Strong 2018-2019 Utah snowfall doesn’t change the climate or drought conversation, experts say | ParkRecord.com

Strong 2018-2019 Utah snowfall doesn’t change the climate or drought conversation, experts say

Paddle boarders train on the Jordanelle Reservoir in 2018. The Jordanelle, located in Wasatch County close to Park City, is projected to reach full capacity this summer as a well-above-average snowpack melts.
Park Record File Photo

As Utah’s trees drink in the snowmelt from an outstanding winter for precipitation, officials say that the state is not out of the woods when it comes to drought and the effects of climate change.

The snowpack from a bountiful winter stands in stark contrast to the paltry powder of 2017-2018, but even as rivers rush, reservoirs fill up and the soil receives its moisture this summer in a way that it didn’t last year, Candice Hasenyager says that Utahns making use of the state’s water supply — which is to say, all of them — should continue to be mindful of their water usage.

“Even if we have one good water year, we definitely want to continue our water-wise practices by conserving water,” said Hasenyager, an assistant director of the planning branch at the Utah Division of Water Resources. “What we save today, it’ll benefit us next year, especially if we don’t have another good year.”

State snowpack totals for 2019 are “awesome” at more than 140 percent of average, Hasenyager said. Compared to the 60 percent figure of 2018, a result of the worst winter for precipitation in four decades, it’s a fortune of H2O.

The benefits of the higher snowpack total are tangible. There will be more available drinking water from the Wasatch watershed. Reservoirs that sat far below their waterline last year will fill. (The Jordanelle, for example, is projected to reach capacity.) Wildlife will flourish and rivers will run fast and cold.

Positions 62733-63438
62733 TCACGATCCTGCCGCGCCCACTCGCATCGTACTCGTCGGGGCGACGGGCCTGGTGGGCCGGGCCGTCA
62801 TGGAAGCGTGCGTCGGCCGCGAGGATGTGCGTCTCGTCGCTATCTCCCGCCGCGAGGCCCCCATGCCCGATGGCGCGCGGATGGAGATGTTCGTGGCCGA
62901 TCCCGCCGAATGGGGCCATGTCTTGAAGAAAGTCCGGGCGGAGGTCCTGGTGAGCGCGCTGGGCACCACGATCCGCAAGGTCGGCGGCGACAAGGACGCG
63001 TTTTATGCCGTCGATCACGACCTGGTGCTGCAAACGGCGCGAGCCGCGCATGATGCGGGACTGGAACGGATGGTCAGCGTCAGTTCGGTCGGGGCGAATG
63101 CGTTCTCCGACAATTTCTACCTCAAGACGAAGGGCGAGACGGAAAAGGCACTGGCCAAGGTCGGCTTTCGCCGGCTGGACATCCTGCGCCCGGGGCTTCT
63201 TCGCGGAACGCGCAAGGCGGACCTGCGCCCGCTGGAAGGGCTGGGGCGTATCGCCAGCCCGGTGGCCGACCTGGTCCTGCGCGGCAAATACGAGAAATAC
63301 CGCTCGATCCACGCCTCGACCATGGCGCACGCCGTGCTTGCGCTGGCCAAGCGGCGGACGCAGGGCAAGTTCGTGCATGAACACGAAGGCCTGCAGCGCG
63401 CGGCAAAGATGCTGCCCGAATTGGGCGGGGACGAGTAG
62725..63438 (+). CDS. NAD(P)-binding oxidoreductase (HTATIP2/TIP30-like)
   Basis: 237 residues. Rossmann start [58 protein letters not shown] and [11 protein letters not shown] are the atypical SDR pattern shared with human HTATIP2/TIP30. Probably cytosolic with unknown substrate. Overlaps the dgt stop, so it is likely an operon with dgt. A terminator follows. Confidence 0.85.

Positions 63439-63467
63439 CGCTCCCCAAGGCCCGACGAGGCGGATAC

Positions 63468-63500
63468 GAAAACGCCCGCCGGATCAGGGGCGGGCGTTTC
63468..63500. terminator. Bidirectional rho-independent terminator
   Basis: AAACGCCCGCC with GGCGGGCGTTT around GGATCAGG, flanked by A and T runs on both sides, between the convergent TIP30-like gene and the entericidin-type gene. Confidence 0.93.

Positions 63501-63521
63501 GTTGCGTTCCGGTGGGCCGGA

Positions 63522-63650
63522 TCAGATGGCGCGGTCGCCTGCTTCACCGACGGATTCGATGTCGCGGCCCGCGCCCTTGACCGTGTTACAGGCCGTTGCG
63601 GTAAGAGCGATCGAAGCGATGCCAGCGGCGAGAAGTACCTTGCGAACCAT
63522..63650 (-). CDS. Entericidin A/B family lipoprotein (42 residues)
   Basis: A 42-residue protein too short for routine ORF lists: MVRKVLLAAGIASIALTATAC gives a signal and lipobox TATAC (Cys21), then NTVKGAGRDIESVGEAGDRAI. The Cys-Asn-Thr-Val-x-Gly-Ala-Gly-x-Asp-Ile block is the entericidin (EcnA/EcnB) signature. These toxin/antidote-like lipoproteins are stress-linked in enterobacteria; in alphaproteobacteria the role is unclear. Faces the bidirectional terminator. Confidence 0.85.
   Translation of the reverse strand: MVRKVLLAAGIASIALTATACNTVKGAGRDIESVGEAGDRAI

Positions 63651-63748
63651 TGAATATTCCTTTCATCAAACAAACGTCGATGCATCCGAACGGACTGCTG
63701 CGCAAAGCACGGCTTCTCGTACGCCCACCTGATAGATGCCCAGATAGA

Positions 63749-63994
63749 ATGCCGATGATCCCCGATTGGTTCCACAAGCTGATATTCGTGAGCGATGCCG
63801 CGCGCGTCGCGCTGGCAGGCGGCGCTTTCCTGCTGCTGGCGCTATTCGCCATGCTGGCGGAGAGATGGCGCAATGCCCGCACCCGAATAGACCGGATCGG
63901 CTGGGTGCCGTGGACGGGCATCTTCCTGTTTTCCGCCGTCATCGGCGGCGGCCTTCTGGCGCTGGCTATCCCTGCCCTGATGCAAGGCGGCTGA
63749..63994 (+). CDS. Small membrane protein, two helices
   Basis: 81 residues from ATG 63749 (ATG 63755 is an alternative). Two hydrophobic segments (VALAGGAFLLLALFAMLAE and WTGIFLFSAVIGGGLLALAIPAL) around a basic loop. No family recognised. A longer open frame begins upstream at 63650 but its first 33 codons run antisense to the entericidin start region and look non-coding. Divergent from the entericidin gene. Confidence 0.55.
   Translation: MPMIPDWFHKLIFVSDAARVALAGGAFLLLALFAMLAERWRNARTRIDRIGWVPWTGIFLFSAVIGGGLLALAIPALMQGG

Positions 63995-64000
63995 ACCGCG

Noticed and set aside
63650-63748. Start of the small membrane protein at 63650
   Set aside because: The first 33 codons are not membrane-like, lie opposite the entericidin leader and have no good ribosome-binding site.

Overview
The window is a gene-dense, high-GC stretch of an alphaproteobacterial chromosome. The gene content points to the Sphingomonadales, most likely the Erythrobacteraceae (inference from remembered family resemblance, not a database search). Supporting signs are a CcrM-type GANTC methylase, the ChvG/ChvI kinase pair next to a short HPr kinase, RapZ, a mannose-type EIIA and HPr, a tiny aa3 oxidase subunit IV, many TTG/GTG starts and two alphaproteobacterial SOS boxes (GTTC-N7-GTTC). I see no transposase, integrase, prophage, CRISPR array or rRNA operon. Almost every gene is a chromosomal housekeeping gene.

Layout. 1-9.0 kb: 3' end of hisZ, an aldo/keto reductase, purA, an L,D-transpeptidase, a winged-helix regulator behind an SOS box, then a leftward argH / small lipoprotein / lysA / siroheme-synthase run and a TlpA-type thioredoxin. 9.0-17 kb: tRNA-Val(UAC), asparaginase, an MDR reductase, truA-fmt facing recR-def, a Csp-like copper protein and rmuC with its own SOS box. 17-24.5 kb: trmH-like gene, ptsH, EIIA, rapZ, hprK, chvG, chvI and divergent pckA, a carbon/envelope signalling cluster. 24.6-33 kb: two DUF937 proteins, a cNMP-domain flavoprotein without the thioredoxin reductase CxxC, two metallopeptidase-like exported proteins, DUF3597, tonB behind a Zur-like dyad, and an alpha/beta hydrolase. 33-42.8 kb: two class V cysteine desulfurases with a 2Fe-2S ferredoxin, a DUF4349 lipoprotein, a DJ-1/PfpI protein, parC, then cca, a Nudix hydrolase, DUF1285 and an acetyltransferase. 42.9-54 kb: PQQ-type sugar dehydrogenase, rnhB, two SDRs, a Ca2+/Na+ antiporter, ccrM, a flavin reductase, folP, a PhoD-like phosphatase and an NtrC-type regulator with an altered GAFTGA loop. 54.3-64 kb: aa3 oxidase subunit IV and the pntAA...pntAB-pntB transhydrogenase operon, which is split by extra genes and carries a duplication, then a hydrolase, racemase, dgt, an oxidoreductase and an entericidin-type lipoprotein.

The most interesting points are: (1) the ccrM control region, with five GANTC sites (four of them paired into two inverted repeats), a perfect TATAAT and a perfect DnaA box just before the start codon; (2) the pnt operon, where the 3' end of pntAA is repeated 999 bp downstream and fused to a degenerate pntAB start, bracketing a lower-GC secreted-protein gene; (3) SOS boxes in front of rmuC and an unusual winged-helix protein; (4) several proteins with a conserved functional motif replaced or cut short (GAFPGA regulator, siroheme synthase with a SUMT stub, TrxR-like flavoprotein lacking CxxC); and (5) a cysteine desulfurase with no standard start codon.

Still, as the Wasatch and Uintas thrive, Hasenyager said, people should be careful of the hazards that a big snowpack presents. Those rushing rivers carry powerful currents, and mudslides and flooding pose an ever-present danger for those located downslope from the snowmelt.

Those hazards are made worse by the previous year’s lack of snowpack as well, such as the leftover effects from a historic summer for wildfires in the state.

“There have already been areas that have seen flooding or concerns about flooding, especially in areas that saw large burn scars last year,” she said.

Despite the snowpack, Gov. Gary Herbert’s drought declaration is still in effect, and as the earth’s atmosphere warms, one good year for powder hounds doesn’t indicate an easy time ahead, according to Hasenyager. In the Wasatch Back, climate change may result in increased wildfire danger as well as the threat of more flooding and slides as winters could swing wildly back and forth between feast and famine.

For 2019, at least, it’ll be a good year for taking advantage of Utah’s natural water supply.


Start a dialogue, stay on topic and be civil.
If you don't follow the rules, your comment may be deleted.